A scaffold is a temporary framework that is put in place to give English Learners (ELs) a supportive learning environment and help them take ownership of their own learning. When a student is able to work independently, the scaffold should be discontinued. My goal with this two-part blog is to talk about 10 scaffolds that support the reading, writing, or oral comprehension of elementary level ELs. Part 1 will focus on providing comprehensible input and linking background knowledge to learning.
Language is not “soaked up.” ELs must be able to understand the message that is being conveyed by the teacher. Comprehensible input is a hypothesis first proposed by Stephen Krashen, who argued that ELs acquire language by hearing and understanding messages that are slightly above their current English language level.
Many ELs who are new to the United States spend most of their day in a mainstream classroom. It is critical for them to obtain comprehensible input from their teachers. It is my opinion that if a teacher lectures in the front of a classroom, ELs will not be receiving this input. They will not have equal access to the education that their peers receive. Scaffolding strategies should especially be used to provide comprehensible input to beginning ELs. Following are the first five scaffolds I’ll discuss.
1. Use Visuals, Realia, and Multimedia
- Visuals include drawings, photos, pictures, posters, infographics, charts, graphs, and checklists. These are crucial scaffolds when teaching ELs to help them understand the lesson. Using visuals allows ELs to more easily link words that are heard to their meanings.
- Include realia—real-life, tangible objects—in lessons. For example, if you present a lesson about hermit crabs to K–1 ELs, you can’t be sure they will know what hermit crabs are. Bringing in an actual hermit crab to pass around will engage ELs in the lesson. If you don’t have realia available for a lesson, use visuals or images! You can find the exact right visual on the internet to support your lesson.
- Multimedia includes picture books that students can listen to or watch and videos, cartoons, and movies (e.g., from YouTube). These can help ELs clarify the meaning of different vocabulary words. It also helps students learn how to pronounce words and use them in real classroom communication, thus increasing ELs’ participation in class.
2. Connect New Information to Prior Experiences and Learning
Constructivism is a learning theory that states new concepts should be linked to what students already know. This theory is especially important for ELs. Consider what schema ELs bring to the classroom and link instruction to the students’ personal, cultural, and world experiences.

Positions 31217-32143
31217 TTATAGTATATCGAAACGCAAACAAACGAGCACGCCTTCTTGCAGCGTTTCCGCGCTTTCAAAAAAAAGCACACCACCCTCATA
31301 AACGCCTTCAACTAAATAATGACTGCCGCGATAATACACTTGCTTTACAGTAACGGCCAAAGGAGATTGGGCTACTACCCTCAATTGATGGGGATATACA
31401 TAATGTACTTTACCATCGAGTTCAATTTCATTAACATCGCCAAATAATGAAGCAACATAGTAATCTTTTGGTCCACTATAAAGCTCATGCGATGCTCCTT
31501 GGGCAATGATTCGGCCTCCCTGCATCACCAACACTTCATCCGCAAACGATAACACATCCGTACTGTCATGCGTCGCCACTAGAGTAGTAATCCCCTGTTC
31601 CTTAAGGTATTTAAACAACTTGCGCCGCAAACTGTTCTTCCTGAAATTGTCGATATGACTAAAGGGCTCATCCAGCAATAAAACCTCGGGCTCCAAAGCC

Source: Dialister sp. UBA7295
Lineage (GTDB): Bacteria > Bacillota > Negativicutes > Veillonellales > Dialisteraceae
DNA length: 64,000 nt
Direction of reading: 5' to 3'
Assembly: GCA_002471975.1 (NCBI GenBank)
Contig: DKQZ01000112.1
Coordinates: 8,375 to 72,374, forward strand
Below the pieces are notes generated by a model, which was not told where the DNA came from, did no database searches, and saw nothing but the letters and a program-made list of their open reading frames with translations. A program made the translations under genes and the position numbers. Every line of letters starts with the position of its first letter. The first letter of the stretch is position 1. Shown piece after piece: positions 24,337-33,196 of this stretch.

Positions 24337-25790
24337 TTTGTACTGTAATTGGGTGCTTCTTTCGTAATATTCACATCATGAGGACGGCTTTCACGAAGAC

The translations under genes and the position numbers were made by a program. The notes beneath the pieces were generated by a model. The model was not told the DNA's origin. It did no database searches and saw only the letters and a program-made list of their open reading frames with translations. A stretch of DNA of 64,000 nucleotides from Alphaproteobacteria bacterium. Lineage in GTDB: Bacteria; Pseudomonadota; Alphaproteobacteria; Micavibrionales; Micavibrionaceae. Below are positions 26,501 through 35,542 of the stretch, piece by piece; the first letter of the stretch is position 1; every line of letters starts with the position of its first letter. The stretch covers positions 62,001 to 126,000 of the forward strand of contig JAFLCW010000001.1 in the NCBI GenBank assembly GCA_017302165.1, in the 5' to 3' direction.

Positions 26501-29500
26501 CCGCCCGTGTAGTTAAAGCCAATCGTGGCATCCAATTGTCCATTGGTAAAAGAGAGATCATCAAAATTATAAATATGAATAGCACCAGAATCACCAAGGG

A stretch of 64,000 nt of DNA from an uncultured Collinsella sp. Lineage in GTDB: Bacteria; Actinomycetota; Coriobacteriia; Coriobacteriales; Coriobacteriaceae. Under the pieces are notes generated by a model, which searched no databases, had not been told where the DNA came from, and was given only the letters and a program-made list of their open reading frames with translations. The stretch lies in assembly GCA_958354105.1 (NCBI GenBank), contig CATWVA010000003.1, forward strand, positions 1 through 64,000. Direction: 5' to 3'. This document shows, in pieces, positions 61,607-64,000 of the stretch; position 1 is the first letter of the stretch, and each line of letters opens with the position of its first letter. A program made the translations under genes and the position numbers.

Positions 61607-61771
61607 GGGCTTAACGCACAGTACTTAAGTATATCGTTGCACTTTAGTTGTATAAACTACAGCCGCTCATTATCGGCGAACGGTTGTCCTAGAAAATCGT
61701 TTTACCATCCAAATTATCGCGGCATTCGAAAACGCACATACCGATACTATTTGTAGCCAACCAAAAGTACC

When planning for the “hook” or introduction to a lesson, consider what prior knowledge students might have that they can connect to. For example, in a lesson about natural disasters, you might show ELs a picture or YouTube video and ask them questions about it. In early grades, you might show the cover of a picture book and ask, ”What do you think this book is about?” Students can then show what they already know and learn new vocabulary when classmates share something they don’t know.
3. Use Miming, Gestures, and Modeling
A big part of teaching ELs is acting. If you were to observe most ESL educators teaching a lesson, you would probably see them using a lot of miming and gestures to support student learning. If all you do is lecture beginning ELs, most of what you say will probably not be understood. Miming and gestures help bring your lesson to life and make it comprehensible to ELs.
Providing a think-aloud when you are reading a text or solving a word problem in math helps ELs to construct meaning of the text. You would be modeling this to students so they will be able to use this scaffolding strategy. Think-alouds should be expressed using first-person statements, such as “I wonder…” and “It seems to me that…”
4. Preteach Academic Vocabulary and Key Concepts
It is not productive to give ELs of any age a list of vocabulary words from a unit and have them look up the words in a dictionary. ELs will not know which definition applies to the context of the word, and they won’t understand the definition. Instead, preview and preteach new vocabulary words; these are scaffolds essential to helping ELs understand academic content. Students require direct instruction of new vocabulary. You should also provide multiple exposures to new terms, words, and phrases and give opportunities for practice in pronouncing new words. Word walls should be used at all grade levels.
5. Support English Learner Writing by Using Sentence Frames
Sentence frames allow ELs to use key content area vocabulary when writing. Sentence frames provide structure for students when they are writing. The blanks can be located in the beginning, middle, or end of sentences. When you are teaching a content lesson, you should repeat the vocabulary words that you use in sentence frames often. This gives your ELs a connection to prior learning.
Here is an excellent lesson from Colorín Colorado on YouTube that demonstrates the use of sentence frames to spark EL writing. Sentence frames can also be used to support student conversations. We’ll talk more about that in Part 2 of this blog.
Next month, I will discuss the following scaffolds: graphic organizers, use of first language, using sentence frames for academic conversations, small group or partner work, and schema building. If you have a favorite scaffold that I haven’t talked about, please comment in the box below.